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Live vaccines against fowlpox virus, which causes moderate pathology in poultry and is the type species of the Avipoxvirus genus, were developed in the 1920s. Development of recombinant fowlpox virus vector vaccines began in the 1980s, for use not only in poultry, but also in mammals including humans. In common with other avipoxviruses, such as canarypox virus, fowlpox virus enters mammalian cells and expresses proteins, but replicates abortively. The use of fowlpox virus as a safe vehicle for expression of foreign antigens and host immunomodulators, is being evaluated in numerous clinical trials of vaccines against cancer, malaria, tuberculosis and AIDS, notably in heterologous prime-boost regimens. In this article, technical approaches to, and issues surrounding, the use of fowlpox virus as a recombinant vaccine vector in poultry and mammals are reviewed.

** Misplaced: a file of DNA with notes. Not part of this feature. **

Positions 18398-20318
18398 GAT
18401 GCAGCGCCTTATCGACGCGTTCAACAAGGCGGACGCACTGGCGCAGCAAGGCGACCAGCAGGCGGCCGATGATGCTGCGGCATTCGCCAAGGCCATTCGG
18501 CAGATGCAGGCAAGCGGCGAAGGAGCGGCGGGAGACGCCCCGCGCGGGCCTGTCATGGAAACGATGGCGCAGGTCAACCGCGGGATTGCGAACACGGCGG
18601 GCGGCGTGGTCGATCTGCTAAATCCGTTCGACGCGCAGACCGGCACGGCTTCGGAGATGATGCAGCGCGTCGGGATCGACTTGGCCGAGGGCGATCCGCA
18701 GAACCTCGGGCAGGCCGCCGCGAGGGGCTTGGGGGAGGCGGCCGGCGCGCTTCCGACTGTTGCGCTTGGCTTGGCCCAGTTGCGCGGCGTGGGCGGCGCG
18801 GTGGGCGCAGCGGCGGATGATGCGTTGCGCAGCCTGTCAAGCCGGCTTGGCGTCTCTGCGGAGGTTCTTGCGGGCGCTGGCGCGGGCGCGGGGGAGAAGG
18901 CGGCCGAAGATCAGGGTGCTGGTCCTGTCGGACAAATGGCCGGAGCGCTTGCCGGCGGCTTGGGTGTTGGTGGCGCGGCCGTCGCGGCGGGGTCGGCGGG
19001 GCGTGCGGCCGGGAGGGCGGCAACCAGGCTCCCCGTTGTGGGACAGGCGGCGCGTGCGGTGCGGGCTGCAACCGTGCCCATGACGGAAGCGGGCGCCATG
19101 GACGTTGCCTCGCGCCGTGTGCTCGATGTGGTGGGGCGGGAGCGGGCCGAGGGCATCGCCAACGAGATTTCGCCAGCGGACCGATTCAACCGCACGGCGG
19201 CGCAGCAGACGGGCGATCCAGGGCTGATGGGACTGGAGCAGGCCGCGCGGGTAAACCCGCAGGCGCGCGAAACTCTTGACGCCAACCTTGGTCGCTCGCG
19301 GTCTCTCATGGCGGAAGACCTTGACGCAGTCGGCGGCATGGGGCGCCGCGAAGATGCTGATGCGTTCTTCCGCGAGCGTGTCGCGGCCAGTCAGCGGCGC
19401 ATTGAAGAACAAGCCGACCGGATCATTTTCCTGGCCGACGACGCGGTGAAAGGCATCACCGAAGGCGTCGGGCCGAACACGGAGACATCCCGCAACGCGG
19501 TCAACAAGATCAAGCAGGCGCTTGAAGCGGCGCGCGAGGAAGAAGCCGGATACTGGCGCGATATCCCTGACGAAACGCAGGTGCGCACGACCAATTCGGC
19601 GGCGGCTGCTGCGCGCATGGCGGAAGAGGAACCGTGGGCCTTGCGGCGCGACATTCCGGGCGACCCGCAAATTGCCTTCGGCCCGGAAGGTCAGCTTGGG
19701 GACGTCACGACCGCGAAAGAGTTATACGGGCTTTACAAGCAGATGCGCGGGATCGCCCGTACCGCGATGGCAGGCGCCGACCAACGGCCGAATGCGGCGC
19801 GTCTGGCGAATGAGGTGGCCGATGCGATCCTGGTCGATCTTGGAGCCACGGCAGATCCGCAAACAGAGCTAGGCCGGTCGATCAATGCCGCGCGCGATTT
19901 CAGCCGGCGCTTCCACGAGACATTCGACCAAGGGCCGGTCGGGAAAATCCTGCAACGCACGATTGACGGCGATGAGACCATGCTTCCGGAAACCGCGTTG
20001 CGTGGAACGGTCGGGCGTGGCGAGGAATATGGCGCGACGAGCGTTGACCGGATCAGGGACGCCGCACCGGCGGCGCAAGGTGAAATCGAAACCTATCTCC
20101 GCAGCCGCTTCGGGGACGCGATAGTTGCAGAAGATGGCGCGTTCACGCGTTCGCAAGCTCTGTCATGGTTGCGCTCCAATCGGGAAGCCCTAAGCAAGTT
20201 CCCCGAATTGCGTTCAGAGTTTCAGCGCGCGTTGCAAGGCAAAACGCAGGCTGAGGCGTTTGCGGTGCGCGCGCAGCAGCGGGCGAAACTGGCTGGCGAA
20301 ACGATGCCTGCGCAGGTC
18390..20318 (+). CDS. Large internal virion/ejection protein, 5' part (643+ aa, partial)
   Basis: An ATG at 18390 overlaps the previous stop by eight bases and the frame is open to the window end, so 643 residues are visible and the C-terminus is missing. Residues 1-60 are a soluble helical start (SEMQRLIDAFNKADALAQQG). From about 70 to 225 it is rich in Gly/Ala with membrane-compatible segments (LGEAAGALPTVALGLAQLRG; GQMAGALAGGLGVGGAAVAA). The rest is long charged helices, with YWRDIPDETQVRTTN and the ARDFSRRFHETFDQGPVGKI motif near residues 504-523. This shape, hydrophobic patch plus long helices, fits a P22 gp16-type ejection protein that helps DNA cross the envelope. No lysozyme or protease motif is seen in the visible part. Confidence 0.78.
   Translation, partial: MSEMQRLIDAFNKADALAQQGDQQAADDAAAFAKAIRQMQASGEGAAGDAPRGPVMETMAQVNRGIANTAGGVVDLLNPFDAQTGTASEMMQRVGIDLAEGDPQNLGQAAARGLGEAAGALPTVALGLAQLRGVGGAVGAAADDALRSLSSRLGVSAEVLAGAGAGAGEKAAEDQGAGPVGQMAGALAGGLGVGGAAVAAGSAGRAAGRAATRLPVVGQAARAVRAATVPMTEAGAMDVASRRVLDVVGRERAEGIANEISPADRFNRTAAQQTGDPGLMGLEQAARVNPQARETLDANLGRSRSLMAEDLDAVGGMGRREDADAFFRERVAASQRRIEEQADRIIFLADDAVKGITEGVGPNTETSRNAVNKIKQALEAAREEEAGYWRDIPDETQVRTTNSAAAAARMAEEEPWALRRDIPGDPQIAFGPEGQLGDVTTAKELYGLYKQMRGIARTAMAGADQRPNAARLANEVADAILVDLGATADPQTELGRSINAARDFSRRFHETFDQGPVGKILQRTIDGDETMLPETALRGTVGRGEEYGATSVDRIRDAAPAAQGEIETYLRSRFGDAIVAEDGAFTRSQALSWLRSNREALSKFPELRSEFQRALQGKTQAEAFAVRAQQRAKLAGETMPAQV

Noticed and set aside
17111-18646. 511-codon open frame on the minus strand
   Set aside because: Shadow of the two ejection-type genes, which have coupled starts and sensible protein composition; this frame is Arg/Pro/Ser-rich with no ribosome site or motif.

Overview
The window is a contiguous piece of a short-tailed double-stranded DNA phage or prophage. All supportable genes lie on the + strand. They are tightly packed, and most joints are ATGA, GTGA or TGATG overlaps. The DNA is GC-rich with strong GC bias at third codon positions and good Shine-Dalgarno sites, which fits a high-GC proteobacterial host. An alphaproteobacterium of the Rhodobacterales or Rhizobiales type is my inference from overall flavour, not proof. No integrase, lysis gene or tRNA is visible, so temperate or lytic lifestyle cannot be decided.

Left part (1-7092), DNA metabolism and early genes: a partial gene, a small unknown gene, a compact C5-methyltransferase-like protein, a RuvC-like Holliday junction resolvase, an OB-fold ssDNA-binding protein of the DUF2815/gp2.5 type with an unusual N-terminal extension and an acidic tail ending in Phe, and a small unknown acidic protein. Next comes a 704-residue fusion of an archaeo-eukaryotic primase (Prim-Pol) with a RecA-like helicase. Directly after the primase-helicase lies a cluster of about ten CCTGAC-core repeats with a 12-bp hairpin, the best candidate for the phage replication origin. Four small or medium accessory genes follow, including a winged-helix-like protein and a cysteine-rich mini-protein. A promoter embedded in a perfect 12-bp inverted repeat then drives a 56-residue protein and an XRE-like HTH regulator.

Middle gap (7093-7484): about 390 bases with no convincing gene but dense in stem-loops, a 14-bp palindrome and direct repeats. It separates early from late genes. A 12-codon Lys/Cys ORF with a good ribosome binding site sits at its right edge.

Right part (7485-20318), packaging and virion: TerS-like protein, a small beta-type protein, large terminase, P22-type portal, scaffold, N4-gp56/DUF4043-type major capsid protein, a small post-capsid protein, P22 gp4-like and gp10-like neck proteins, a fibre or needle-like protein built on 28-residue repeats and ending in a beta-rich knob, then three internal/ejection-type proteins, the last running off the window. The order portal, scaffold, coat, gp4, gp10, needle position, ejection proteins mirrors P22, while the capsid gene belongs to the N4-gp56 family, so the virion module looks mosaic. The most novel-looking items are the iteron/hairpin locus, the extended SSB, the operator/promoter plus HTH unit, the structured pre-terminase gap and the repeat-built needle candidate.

Original publication

DOI

10.1586/14760584.4.1.63

Type

Journal article

Journal

Expert Rev Vaccines

Publication Date

02/2005

Volume

4

Pages

63 - 76

Keywords

Animals, Antigens, Neoplasm, Cancer Vaccines, Clinical Trials as Topic, Drug Delivery Systems, Drug Evaluation, Preclinical, Fowlpox virus, Genetic Vectors, History, 20th Century, Humans, Mardivirus, Marek Disease, Marek Disease Vaccines, Melanoma, Poultry, Vaccination, Vaccines, Synthetic, Viral Vaccines